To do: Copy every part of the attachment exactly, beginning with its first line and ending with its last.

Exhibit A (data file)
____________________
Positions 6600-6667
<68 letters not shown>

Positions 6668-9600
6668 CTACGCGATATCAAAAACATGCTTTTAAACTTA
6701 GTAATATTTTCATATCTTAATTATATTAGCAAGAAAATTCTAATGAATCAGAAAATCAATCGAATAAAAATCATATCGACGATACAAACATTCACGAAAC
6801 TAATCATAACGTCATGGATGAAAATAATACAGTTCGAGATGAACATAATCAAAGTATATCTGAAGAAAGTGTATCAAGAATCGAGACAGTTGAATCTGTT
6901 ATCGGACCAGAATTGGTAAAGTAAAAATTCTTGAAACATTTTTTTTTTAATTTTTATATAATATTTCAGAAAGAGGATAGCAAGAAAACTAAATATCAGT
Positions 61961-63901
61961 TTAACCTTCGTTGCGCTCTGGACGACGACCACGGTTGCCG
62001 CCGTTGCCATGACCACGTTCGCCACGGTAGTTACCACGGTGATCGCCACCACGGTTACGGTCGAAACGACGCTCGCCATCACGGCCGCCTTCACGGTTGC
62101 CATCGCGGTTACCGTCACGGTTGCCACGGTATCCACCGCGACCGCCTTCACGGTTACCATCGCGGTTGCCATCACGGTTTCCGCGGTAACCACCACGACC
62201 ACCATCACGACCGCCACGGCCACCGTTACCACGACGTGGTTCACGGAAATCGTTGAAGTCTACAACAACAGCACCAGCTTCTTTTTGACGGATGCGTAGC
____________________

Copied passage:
Positions 6600-6667
<68 letters not shown>

Positions 6668-9600
6668 CTACGCGATATCAAAAACATGCTTTTAAACTTA
6701 GTAATATTTTCATATCTTAATTATATTAGCAAGAAAATTCTAATGAATCAGAAAATCAATCGAATAAAAATCATATCGACGATACAAACATTCACGAAAC
6801 TAATCATAACGTCATGGATGAAAATAATACAGTTCGAGATGAACATAATCAAAGTATATCTGAAGAAAGTGTATCAAGAATCGAGACAGTTGAATCTGTT
6901 ATCGGACCAGAATTGGTAAAGTAAAAATTCTTGAAACATTTTTTTTTTAATTTTTATATAATATTTCAGAAAGAGGATAGCAAGAAAACTAAATATCAGT
Positions 61961-63901
61961 TTAACCTTCGTTGCGCTCTGGACGACGACCACGGTTGCCG
62001 CCGTTGCCATGACCACGTTCGCCACGGTAGTTACCACGGTGATCGCCACCACGGTTACGGTCGAAACGACGCTCGCCATCACGGCCGCCTTCACGGTTGC
62101 CATCGCGGTTACCGTCACGGTTGCCACGGTATCCACCGCGACCGCCTTCACGGTTACCATCGCGGTTGCCATCACGGTTTCCGCGGTAACCACCACGACC
62201 ACCATCACGACCGCCACGGCCACCGTTACCACGACGTGGTTCACGGAAATCGTTGAAGTCTACAACAACAGCACCAGCTTCTTTTTGACGGATGCGTAGC